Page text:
TikTok, Instagram, YouTube and other social media platforms are filled with high-profile influencers who dole out beauty tips, kick-start trends and freely share health and wellness advice. But excepting the physician influencers who provide credible health information, plenty of internet celebrities, many of whom lack training or credentials, often knowingly or unknowingly push questionable health content.
A study published in the journal Health Communication examined the video libraries of several popular YouTubers who have promoted misleading ways of using contraception and, in the process, prompted worry among public health experts.
Young people get information on just about anything via social media, including sexual health. And influencers are, in some ways, even more powerful than traditional celebrities, holding sway over how young people choose and use products or services.
“Typically, when YouTube influencers speak favorably about a product, viewers are more likely to form positive attitudes toward products because they feel connected to the personality,” the researchers wrote.
A quick YouTube search elicits plenty of clips in which well-viewed influencers describe their personal experiences with hormonal birth control for years and with doing birth control the “natural” way via the monitoring of menstrual cycles.
The study examined YouTube videos published between December 2019 and 2021 that featured influencers talking about their personal experiences using hormonal and non-hormonal birth control. Many of the videos touched on stopping hormonal birth control and many of them conveyed inaccurate information about sexual health.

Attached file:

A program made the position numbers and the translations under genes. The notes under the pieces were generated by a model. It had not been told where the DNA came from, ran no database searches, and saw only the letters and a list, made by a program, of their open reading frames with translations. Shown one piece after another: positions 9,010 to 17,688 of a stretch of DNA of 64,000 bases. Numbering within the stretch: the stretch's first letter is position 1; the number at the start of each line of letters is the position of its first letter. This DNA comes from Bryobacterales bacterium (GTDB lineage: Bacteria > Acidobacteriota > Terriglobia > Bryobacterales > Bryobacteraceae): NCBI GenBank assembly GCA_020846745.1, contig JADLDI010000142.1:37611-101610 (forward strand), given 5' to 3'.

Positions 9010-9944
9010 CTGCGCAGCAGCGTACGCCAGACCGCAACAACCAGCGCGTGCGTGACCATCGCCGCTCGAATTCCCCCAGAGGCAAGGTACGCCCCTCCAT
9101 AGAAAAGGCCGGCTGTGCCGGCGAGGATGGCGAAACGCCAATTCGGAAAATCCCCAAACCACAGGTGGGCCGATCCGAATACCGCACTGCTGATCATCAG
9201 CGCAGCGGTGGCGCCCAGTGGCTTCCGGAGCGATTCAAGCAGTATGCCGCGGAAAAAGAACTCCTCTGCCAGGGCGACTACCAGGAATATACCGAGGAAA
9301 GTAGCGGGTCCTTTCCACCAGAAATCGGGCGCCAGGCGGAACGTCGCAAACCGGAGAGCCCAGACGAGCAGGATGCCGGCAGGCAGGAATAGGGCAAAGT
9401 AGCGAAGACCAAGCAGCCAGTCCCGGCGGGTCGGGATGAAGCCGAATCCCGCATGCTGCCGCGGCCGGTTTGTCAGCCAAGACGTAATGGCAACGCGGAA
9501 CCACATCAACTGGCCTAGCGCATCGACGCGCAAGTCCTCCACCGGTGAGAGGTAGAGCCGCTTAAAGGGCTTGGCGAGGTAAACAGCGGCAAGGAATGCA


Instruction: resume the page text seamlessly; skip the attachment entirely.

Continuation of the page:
The study noted that a number of influencers have discussed birth control on their vlogs, sparking debate over whether hormonal birth control and oral contraceptives are safe. That’s in line with a broader trend of women moving away from hormonal birth control, due to worries about side effects, and toward “natural family planning.” The emergence of fertility tracker apps, including Daysy and Natural Cycles, has played a role in the shift.
The study’s major takeaway is that young people looking for advice on birth control may find more content about reasons why they shouldn’t be on it.
“Searching for information on birth control on YouTube does not necessarily yield information about safe sex or using contraception, but about the discontinuation of hormonal birth control,” the researchers wrote.
They concluded that “discontinuation of hormonal birth control is risky because it increases the likelihood of unplanned pregnancy… Thus influencer health messaging could be a problematic source of sex education for young audiences.”
Forty percent of the influencers said they were using or had used non-hormonal birth control, claiming that it helped prevent pregnancy and had fewer side effects. The researchers noted, however, that natural family planning isn’t safe or right for all women. It requires meticulous tracking of basal body temperature and viscosity of cervical fluid at the same time every day, as well as careful monitoring of cycle lengths.
Ultimately, the choice to be on hormonal or non-hormonal birth control should be made with guidance from a medical professional. Influencer messaging, no matter how charming or convincing, should be taken with a grain of salt.
This story first appeared on mmm-online.com.